Thursday, June 3

An Extended History of Personal Correspondence

All right, if you're sick of hearing me go on and on about the wonder and miracle of Postcrossing, remember where you set your handbag down and finish your drink, because here comes some more.

I mean, seriously. It's so hard to find a good pen pal! My first was way back in first grade, when I wrote to my crush even though she was in my class and lived in the same town. The gesture was lost on her six-year-old heart and I believe I earned some mockery over it. The letter-writing process was educational on its own mert: in writing to grandparents I already knew I had very little to say (beyond "thanks for the Stretch Armstrong, I broke him already"), but in writing to Stacy Woods, the cutest girl I'd ever seen, I discovered I had absolutely nothing to say. I don't even remember what I talked about. Probably a moon rock I was convinced I'd found.

Then, when I was in middle school (Michigan) and was going to move to another state for high school (Wisconsin), I asked if I could write to my then-crush, Kim LaPlante. She agreed and I think we may have exchanged one whole letter. I wrote to her, she wrote back, and I wrote some stupid clueless drivel that was more my own mom's programming that she couldn't possibly be interested in me than any of the feelings welling in my heart for her. Never heard from her again. Yeah, I played that one wrong.

I did end up writing to my crush in high school as I went into the Army, and that only worked out because I was so reclusive in high school that when I opened up to her in letters I became a more interesting person. Kate was also very into correspondence and inducted me into the world of Friendship Books and Tiger Beat magazine, where people posted their addresses in the back so people with similar music interests could write to them. Our correspondence never turned into a romance, of course, but we are still friends to present day.

And once in the Army, plundering the resources Kate imbued me with, I spread my feeble, off-black tendrils around the nation I'd left behind (I was stationed in South Korea) and hooked up with three dozen gothchicks, all roiling in their own incurable depression, all nurturing their own impossible crushes on foreign band members. I got a lot of useful information out of those exchanges—all of it in music, none of it in how to foster healthful social relationships. Oh well.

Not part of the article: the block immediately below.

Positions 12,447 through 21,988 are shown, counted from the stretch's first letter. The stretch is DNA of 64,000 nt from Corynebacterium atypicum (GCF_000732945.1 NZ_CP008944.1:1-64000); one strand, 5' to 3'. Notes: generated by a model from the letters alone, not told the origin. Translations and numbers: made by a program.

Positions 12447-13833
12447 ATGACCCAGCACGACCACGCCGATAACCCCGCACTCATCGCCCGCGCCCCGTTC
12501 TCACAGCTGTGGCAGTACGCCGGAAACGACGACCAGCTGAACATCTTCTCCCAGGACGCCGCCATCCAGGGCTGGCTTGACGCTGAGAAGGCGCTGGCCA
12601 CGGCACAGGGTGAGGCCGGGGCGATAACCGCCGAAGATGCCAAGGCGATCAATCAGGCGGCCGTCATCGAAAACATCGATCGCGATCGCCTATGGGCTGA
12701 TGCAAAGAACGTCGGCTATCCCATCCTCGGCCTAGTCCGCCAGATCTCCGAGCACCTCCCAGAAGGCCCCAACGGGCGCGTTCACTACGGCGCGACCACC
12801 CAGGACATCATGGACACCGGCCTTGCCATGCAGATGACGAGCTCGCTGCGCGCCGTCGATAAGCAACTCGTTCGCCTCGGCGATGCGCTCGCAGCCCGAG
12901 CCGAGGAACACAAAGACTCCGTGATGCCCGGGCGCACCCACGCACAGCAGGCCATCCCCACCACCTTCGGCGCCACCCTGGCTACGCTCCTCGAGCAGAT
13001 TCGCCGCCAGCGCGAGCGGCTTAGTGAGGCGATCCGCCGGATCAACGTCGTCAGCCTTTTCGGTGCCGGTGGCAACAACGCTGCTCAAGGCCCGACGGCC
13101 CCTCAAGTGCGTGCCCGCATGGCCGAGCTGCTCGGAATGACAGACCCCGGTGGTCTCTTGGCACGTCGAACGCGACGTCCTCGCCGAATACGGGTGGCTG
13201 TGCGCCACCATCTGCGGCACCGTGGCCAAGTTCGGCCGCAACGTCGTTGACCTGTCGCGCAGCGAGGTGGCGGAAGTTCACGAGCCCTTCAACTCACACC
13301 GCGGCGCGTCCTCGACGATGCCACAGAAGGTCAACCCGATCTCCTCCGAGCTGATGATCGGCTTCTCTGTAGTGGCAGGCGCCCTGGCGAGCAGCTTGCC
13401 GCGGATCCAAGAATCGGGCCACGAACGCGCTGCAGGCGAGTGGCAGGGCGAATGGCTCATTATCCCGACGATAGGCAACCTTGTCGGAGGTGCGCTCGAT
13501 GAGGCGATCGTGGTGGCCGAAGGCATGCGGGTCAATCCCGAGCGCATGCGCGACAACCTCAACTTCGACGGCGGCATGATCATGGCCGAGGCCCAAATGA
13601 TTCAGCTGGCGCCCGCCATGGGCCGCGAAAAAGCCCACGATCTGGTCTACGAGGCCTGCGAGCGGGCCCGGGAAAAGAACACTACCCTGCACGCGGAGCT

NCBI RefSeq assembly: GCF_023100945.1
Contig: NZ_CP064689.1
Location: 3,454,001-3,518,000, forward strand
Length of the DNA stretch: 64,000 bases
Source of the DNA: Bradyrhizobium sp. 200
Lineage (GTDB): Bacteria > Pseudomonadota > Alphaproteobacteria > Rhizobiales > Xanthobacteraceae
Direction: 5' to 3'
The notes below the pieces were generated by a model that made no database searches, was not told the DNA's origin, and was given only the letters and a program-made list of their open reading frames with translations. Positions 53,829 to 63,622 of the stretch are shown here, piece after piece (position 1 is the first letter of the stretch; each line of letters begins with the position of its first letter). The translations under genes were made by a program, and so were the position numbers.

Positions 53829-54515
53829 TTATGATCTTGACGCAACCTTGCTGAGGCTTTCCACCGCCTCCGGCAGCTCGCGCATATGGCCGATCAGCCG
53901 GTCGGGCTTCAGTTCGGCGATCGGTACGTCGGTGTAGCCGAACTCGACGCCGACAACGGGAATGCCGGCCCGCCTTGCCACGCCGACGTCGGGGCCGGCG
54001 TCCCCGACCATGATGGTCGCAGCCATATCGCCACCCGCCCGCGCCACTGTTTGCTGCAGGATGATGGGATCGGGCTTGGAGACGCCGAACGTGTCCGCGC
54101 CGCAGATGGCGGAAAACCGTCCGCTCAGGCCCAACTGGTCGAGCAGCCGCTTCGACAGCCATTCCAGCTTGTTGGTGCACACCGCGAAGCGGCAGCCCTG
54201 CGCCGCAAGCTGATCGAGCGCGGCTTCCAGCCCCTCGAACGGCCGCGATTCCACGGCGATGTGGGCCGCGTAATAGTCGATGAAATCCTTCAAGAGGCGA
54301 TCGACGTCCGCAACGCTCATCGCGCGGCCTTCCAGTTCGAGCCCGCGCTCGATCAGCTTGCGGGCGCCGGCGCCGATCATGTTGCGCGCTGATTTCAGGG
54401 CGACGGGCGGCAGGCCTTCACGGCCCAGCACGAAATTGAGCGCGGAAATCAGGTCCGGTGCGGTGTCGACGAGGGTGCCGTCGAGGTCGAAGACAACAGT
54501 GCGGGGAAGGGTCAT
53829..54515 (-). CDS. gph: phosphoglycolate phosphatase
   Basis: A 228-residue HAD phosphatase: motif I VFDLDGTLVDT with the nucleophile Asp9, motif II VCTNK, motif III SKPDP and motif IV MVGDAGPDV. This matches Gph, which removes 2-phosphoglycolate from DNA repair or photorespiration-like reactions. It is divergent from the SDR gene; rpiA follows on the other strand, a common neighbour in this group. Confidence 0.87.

Now, things are much better. I correspond frequently with my friend Angela, a DJ in Madison, WI; I trade postcards with Davide in Italy and Zatimi in Malaysia; and I just met this awesome character in the Netherlands. His postcard to me cracked me up, and everyone I've shown it to has insisted I need to cultivate him as a pen pal. I proposed the idea to him—proposed sending him some of my vintage stamps in exchange for his pre-Euro postage—and he wrote back:
It would be an honour, beste Christian, to receive a card from you, or clogs full of cards for my sake, with the stamps like you described. For a philatelist like me the promising lines which you wrote are like The Holy Gospel for the average Amish.
That's just his opening line. How could I not want this person on my side? He's a fun and able writer, the kind of person I need to keep in touch with. And I wouldn't have met him but for the Internet generally, but Postcrossing particularly.

1 comment:

Pyxichick said...

Thanks for the nod in your blog, Christian. I still have a couple of your many-page missives, which I always loved to receive and savored while sitting on a bench on the East bank of the Mississippi. It was a pleasure to get to know you through writing. I think there is something we reveal of ourselves through the written word that is unavailable through personal contact. I am happy to see that you are still gracing the world with your correspondence!
Namaste- Kate :)